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Robert P. Finger, Karsten Kortuem, Eva Fenwick, Bettina von Livonius, Jill E. Keeffe, Christoph W. Hirneiss; Evaluation of a Vision-Related Utility Instrument: The German Vision and Quality of Life Index. Invest. Ophthalmol. Vis. Sci. 2013;54(2):1289-1294. doi: 10.1167/iovs.12-10828.
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© ARVO (1962-2015); The Authors (2016-present)
Multi-attribute utility instruments (MAUIs), which contain a descriptive system, including several health dimensions with associated levels of increasing severity, are used commonly to measure utilities. However, the validity of the descriptive systems rarely is examined using modern psychometric theory. Therefore, we evaluated the psychometric properties of the German version of the Vision and Quality of Life Index (VisQol), a six-item vision-related MAUI.
The German VisQol was self-administered to 340 patients and 280 controls. All subjects underwent a full ophthalmologic examination, including best-corrected visual acuity (VA) testing. The psychometric properties of the VisQoL were assessed using Rasch analysis.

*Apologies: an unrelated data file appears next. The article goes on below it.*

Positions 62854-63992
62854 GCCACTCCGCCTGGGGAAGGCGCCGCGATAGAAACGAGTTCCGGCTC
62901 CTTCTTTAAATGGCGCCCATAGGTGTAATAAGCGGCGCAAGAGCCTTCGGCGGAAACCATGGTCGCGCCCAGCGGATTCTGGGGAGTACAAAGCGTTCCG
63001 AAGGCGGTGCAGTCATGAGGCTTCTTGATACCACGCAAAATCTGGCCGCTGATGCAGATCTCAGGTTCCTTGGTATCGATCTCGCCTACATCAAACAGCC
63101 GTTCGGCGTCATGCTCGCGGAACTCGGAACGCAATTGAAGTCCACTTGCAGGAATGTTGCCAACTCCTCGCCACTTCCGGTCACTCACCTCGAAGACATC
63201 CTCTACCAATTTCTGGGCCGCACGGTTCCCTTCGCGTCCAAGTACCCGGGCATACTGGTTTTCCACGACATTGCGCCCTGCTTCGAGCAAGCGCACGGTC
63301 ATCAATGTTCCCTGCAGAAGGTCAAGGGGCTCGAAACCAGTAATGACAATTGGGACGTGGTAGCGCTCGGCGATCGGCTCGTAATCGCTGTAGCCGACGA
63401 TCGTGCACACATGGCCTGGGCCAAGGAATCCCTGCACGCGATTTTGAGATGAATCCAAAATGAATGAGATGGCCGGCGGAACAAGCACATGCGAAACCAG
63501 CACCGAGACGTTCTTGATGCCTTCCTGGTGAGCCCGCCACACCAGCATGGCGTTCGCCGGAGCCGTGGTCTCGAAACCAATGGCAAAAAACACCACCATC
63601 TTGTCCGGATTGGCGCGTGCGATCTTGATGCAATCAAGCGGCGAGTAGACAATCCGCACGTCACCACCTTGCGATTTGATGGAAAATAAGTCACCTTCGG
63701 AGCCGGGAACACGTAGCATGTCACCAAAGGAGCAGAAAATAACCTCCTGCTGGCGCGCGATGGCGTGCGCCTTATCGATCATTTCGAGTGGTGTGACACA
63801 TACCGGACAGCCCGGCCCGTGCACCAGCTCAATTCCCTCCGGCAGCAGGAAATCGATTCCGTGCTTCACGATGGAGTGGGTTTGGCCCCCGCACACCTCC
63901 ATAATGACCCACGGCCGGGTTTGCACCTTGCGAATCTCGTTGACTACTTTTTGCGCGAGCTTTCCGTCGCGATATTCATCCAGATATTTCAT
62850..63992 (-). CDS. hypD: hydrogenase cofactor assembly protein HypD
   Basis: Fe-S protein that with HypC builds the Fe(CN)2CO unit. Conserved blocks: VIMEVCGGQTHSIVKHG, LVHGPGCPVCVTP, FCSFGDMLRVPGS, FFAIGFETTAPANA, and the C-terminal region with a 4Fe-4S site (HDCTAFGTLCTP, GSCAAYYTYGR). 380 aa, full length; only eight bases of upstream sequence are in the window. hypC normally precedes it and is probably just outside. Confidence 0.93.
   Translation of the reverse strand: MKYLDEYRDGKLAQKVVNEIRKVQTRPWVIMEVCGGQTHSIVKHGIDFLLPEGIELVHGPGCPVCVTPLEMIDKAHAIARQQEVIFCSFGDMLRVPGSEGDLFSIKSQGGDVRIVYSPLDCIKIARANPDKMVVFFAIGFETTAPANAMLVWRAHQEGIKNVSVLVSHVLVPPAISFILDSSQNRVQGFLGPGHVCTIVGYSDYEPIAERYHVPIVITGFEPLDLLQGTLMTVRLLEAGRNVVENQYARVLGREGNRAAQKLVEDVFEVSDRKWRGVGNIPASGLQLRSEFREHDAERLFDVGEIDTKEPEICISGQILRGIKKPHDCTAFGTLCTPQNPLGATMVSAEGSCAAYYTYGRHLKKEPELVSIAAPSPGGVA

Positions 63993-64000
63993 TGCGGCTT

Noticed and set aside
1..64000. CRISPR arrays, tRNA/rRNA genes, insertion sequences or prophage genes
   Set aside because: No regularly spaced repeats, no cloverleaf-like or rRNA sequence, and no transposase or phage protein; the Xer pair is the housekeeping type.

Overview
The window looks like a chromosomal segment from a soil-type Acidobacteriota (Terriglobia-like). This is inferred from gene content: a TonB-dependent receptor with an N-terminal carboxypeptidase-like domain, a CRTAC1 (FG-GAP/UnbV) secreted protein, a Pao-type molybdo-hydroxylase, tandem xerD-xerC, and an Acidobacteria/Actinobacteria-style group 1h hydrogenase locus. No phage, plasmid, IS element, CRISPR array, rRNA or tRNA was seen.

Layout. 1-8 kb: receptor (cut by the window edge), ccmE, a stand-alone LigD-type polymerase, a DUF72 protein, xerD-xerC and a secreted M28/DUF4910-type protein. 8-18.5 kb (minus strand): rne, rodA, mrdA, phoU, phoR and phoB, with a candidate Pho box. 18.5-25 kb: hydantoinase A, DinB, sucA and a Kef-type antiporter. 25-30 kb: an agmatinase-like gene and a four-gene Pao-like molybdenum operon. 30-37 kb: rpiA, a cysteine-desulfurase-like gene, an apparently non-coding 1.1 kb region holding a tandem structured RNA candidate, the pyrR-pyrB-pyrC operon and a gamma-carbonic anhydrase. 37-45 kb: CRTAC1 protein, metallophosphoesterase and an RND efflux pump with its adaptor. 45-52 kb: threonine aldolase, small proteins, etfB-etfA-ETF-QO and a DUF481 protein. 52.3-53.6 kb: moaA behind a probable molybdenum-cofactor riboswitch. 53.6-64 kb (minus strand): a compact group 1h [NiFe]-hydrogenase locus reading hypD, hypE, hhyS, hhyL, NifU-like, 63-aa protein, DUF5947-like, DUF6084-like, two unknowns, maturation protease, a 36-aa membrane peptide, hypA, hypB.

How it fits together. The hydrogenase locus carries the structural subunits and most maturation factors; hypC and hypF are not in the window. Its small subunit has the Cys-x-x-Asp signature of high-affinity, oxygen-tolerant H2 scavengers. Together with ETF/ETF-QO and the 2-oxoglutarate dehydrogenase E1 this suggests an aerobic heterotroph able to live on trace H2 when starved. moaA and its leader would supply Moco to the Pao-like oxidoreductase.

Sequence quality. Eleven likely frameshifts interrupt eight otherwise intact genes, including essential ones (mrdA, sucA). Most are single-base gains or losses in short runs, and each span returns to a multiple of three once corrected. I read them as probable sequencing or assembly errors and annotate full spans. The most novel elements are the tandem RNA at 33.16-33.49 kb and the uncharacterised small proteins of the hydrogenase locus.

The VisQoL's descriptive system did not function in controls. In patients, after collapsing response categories to resolve disordered thresholds and omitting misfitting persons, the measurement properties (i.e., precision, unidimensionality, and targeting) of the German VisQoL were satisfactory. Most person misfit related to unexpected responses to item 4 (“organizing assistance”). Rasch-generated person estimates were not different between age categories, sex, or underlying ocular condition, but decreased significantly with presence of visual impairment in the better eye (LogMAR ≥ 0.5, 1.20 ± 4.62 compared to 3.46 ± 3.52, P < 0.001).
The German VisQoL's descriptive system displayed adequate fit to the Rasch model after removal of a large proportion of patients with poor fit statistics. However, the wording of item four should be revised to reduce respondent confusion and measurement “noise.” The scale's descriptive system does not function in a sample of visually unimpaired persons, most likely due to a lack of variance in the measured trait.
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